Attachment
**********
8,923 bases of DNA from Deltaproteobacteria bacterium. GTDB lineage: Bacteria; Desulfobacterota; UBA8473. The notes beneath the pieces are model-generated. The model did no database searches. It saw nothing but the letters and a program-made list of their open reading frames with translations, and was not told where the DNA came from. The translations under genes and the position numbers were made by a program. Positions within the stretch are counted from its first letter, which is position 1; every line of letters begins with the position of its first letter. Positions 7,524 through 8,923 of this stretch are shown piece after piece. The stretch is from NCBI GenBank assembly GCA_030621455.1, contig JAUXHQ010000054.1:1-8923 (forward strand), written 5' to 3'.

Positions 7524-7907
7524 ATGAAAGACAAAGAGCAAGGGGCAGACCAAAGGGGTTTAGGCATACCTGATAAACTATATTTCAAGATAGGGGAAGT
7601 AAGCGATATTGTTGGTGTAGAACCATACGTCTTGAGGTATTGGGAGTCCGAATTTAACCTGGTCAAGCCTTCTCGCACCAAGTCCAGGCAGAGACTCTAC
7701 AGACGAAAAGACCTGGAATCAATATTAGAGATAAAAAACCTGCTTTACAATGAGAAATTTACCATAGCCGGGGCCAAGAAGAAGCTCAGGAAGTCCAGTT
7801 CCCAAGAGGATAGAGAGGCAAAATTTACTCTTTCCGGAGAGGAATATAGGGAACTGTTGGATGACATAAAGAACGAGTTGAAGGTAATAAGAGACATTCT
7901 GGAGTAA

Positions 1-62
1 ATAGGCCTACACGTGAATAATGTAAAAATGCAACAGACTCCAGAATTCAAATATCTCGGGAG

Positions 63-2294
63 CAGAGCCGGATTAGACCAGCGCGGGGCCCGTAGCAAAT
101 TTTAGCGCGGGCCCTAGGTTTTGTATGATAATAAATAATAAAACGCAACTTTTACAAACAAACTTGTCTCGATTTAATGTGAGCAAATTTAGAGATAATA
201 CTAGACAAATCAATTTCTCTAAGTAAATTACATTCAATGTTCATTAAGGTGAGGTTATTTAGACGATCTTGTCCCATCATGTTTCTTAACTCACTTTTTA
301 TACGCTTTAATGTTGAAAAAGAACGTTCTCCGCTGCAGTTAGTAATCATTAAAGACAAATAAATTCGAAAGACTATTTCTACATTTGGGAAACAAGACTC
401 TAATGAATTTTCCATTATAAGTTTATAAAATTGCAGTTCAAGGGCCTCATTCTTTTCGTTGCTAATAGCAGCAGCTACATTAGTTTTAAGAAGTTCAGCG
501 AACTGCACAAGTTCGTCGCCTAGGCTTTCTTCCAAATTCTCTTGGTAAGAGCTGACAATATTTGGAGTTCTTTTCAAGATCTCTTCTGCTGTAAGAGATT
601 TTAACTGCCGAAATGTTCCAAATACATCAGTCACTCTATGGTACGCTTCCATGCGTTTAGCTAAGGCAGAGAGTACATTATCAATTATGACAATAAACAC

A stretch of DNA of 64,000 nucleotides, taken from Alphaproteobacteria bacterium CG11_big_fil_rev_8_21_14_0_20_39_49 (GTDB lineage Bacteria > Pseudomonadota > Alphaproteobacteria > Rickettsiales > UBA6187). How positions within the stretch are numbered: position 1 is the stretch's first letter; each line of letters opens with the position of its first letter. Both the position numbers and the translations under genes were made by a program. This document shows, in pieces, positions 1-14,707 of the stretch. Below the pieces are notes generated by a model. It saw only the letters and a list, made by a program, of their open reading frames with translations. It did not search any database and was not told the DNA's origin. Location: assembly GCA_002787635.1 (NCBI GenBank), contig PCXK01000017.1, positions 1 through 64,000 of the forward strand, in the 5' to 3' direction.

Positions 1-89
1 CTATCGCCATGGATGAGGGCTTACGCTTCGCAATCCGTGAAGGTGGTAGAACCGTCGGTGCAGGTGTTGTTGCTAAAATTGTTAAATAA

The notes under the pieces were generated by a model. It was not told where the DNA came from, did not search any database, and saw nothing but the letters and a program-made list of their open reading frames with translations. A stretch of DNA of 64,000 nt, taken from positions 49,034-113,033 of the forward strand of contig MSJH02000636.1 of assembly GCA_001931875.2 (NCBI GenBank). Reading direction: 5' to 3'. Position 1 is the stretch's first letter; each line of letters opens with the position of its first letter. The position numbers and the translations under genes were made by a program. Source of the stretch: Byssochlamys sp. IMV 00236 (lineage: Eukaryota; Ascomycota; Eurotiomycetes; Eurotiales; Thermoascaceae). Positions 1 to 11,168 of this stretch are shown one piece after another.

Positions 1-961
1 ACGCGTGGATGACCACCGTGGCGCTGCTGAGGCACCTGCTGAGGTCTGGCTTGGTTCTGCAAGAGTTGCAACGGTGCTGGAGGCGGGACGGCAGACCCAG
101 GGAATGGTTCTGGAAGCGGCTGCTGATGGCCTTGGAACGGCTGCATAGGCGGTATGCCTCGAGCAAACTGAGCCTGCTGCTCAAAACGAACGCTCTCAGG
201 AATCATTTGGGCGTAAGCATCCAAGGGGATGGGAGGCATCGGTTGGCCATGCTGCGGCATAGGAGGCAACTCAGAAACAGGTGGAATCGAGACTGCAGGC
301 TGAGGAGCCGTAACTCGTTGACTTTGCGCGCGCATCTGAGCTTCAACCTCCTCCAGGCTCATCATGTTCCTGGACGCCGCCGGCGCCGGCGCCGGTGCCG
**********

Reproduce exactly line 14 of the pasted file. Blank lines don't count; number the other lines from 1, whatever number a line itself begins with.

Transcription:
301 TACGCTTTAATGTTGAAAAAGAACGTTCTCCGCTGCAGTTAGTAATCATTAAAGACAAATAAATTCGAAAGACTATTTCTACATTTGGGAAACAAGACTC